* Update April 2020
FDA HAS ORDERED ALL ZANTAC PRODUCTS TO BE RECALLED
The U.S. Food and Drug Administration announced it is requesting manufacturers widhdraw all prescription and over-the-counter (OTC) ranitidine drugs from the market immediately. This is the latest step in an ongoing investigation of a contaminant known as N-Nitrozodimethylamine (NDMA) in ranitidine medications (commonly known as the brand name Zantac)
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Zantac's manufacturer, Sonofi, had the obligation to warn users of the drug's possibly harmful side effects, but it waited until after the FDA conducted research on it and advised of it's health risks.
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Zantac Lawsuit Basis Formed
On September 13, 2019, the U.S. Food and Drug Administration (FDA) reported the discovery of the carcinogenic contaminant N-nitrosodimethylamine (NDMA) in Zantac (ranitidine), a common heartburn medication available in both prescription and over-the-counter versions.
In April of 2020, the FDA announced that all Zantac brand heartburn drugs, prescription and over-the-counter, should be immediately pulled from the market because of potential NDMA contamination, a chemical linked to cancer.
The first Zantac lawsuit was filed in California in 2019. In that lawsuit, the plaintiffs accuse drugmakers Sanofi and Boerhringer Ingelheim of manufacturing, marketing, and selling a product they knew or should have known had been contaminated with an industrial chemical known to cause cancer.
The exact cause of the NDMA contamination is still under investigation. However, during the period in which Boerhinger Ingelheim and Sanofi manufactured and marketed Zantac, scientific research demonstrated a clear link between ranitidine, the active ingredient in Zantac, and NDMA. Specifically, when ranitidine comes in contact with water, it creates a chemical reaction that causes the formation of NDMA.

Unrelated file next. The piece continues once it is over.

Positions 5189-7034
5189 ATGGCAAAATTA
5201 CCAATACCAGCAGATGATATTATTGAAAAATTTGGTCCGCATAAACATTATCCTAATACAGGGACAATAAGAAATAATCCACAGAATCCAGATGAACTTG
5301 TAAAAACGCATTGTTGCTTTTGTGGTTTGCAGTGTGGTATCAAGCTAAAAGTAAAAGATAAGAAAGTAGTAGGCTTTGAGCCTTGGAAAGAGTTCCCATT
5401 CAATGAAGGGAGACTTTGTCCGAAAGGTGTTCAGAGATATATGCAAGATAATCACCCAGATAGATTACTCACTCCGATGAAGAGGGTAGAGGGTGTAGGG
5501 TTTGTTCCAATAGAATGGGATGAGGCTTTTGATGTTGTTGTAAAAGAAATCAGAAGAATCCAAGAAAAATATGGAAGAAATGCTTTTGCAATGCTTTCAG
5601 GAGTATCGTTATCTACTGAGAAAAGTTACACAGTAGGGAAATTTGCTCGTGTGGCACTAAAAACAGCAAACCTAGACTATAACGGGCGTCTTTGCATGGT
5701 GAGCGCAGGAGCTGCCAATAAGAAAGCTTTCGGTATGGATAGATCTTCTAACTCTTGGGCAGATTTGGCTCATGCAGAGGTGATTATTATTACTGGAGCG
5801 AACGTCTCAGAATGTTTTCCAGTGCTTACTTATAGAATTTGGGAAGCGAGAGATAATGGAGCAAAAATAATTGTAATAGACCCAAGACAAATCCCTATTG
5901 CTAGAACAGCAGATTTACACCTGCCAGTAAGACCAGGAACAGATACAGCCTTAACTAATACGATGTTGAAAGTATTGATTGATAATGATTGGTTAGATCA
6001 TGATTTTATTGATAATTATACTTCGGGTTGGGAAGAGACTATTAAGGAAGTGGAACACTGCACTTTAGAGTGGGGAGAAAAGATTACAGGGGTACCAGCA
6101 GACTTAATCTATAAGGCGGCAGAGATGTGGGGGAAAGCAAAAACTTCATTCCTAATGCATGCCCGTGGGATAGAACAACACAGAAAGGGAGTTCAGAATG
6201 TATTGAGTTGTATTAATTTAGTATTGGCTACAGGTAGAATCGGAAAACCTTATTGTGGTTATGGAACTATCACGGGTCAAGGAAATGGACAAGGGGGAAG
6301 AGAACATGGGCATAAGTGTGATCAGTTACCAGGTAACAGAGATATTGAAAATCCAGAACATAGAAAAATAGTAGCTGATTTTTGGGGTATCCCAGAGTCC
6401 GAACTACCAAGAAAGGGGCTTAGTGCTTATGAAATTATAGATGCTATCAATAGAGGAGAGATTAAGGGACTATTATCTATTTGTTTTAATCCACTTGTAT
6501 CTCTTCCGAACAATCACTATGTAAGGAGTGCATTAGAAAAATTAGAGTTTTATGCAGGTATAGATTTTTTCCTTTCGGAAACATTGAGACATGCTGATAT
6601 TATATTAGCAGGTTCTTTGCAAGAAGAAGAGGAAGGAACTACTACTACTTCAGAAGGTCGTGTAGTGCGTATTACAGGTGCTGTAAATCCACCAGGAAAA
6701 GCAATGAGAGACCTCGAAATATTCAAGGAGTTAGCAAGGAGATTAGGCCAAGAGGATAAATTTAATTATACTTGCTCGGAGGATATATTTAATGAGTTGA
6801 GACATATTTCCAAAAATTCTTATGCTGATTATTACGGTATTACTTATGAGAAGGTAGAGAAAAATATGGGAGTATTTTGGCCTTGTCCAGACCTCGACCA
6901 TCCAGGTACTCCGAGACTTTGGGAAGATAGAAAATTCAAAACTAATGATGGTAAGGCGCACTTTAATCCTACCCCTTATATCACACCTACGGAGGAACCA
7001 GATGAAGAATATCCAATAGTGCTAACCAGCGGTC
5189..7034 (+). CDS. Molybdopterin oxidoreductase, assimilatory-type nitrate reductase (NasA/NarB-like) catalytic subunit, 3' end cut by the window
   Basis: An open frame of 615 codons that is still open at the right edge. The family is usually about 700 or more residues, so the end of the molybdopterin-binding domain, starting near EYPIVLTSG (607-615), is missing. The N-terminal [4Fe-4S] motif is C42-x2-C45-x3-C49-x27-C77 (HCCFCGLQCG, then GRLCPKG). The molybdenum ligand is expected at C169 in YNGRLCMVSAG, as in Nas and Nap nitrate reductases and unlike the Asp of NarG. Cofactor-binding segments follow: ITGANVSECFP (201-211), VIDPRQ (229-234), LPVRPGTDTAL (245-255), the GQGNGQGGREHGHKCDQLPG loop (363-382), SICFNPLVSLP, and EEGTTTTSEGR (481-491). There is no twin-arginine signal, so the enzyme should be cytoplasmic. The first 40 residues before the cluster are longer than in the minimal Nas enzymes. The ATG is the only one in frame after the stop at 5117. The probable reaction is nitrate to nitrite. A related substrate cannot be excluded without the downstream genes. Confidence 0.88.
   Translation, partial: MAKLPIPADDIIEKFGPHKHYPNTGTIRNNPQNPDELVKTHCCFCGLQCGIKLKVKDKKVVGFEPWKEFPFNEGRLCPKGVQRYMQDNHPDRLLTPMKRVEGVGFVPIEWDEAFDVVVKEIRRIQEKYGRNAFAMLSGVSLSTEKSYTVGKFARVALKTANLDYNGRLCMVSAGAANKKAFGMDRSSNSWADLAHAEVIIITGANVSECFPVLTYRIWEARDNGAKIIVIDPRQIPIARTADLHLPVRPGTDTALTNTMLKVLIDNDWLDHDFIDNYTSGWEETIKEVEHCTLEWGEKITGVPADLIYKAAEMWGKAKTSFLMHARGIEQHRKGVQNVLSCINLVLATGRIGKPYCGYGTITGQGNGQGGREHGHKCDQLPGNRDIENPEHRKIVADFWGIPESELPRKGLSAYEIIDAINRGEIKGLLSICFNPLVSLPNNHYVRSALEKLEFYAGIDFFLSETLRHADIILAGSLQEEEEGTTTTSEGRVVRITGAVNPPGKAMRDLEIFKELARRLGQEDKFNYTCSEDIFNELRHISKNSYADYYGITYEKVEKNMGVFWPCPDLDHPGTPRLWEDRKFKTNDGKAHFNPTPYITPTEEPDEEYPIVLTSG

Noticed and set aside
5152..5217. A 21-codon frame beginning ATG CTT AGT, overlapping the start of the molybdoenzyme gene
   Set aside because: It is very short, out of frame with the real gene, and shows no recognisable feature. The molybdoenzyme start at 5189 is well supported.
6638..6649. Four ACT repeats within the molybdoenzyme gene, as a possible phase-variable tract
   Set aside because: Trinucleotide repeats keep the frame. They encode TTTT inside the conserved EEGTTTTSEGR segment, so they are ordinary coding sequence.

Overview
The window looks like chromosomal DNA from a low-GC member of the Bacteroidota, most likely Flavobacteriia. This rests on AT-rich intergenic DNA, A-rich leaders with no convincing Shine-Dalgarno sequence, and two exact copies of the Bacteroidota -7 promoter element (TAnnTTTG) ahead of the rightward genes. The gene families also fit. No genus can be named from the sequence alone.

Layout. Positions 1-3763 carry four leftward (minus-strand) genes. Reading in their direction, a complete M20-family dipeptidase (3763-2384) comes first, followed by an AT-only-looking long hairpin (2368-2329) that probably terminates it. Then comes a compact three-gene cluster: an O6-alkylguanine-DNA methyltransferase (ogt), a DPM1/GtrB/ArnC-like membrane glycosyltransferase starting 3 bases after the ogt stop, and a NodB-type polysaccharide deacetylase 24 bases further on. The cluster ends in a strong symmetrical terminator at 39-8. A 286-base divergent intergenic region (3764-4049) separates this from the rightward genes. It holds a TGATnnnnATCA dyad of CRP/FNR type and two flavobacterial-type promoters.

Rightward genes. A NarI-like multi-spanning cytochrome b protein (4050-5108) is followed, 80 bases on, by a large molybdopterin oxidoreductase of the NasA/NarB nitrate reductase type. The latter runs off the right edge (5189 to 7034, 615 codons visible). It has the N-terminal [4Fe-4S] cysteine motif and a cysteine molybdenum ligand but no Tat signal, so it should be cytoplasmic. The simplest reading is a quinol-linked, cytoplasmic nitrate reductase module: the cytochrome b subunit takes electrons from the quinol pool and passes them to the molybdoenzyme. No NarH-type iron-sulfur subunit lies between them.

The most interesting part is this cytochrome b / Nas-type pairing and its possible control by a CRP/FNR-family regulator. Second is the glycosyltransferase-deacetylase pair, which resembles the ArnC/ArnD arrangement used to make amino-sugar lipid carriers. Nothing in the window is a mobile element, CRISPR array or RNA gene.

Despite the availability of this information, the drugmakers chose not to disclose this risk to the government or to consumers.
Zantac (ranitidine) Linked To NDMA Formation
Lawsuits argue that as far back as 1981, drugmakers were aware of several studies pointing to the dangers of NDMA formation with Zantac. The studies found that the potential of forming NDMA increases when ranitidine makes contact with nitrite in the body, according to a lawsuit filed by Michael and Deborah Combs.
The Comb's complaint list other more recent studies that connect ranitidine to NDMA formation. One 2011 study by Ruquao Shen and Susan A. Andrews observed that ranitidine could form NDMA when exposed to drinking water disinfected with Chlorine.
Another cited study from 2016 by Teng Zend and William A. Mitch found evidence suggesting ranitidine could form NDMA when combined with nitrite in "stomach relevant pH conditions." They also found NDMA excreted in the urine over a 24-hour period after taking ranitidine "increased 400-folds from 110 to 47 600ng, while totla N-nitrosamines increased 5-folds."
Despite this information, lawsuits say drugmakers failed to warn the public.
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